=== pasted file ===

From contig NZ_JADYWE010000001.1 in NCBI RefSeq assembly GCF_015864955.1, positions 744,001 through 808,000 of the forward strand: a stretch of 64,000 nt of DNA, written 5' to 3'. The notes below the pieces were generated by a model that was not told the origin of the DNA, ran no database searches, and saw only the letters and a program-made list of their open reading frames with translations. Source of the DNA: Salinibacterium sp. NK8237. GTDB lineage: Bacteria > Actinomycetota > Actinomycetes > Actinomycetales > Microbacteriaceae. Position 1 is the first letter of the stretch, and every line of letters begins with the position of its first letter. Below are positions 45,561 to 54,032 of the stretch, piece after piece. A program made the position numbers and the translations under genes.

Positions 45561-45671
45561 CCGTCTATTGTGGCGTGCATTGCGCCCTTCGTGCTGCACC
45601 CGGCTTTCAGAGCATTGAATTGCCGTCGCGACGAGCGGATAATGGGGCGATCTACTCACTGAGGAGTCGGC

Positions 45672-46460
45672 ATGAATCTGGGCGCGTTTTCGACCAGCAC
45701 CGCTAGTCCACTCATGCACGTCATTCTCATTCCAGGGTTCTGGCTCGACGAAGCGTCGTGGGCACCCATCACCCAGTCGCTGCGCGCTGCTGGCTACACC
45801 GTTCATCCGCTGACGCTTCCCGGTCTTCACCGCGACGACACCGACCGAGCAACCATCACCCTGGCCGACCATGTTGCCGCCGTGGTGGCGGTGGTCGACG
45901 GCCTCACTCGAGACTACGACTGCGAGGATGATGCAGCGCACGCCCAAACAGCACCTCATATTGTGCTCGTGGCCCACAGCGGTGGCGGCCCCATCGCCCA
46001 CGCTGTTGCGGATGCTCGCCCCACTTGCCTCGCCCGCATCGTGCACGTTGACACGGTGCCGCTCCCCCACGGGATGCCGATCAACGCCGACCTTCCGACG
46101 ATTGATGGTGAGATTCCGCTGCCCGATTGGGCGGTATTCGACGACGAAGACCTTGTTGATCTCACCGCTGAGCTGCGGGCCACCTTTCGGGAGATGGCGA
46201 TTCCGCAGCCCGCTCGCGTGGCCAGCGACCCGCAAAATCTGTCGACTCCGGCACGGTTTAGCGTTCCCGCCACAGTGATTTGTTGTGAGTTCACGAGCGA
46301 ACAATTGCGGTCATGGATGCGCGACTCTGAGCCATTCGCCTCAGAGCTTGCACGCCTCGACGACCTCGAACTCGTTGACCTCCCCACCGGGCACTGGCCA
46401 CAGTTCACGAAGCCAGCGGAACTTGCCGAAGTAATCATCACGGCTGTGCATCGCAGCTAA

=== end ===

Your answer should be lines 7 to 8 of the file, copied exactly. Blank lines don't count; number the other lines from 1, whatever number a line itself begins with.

45701 CGCTAGTCCACTCATGCACGTCATTCTCATTCCAGGGTTCTGGCTCGACGAAGCGTCGTGGGCACCCATCACCCAGTCGCTGCGCGCTGCTGGCTACACC
45801 GTTCATCCGCTGACGCTTCCCGGTCTTCACCGCGACGACACCGACCGAGCAACCATCACCCTGGCCGACCATGTTGCCGCCGTGGTGGCGGTGGTCGACG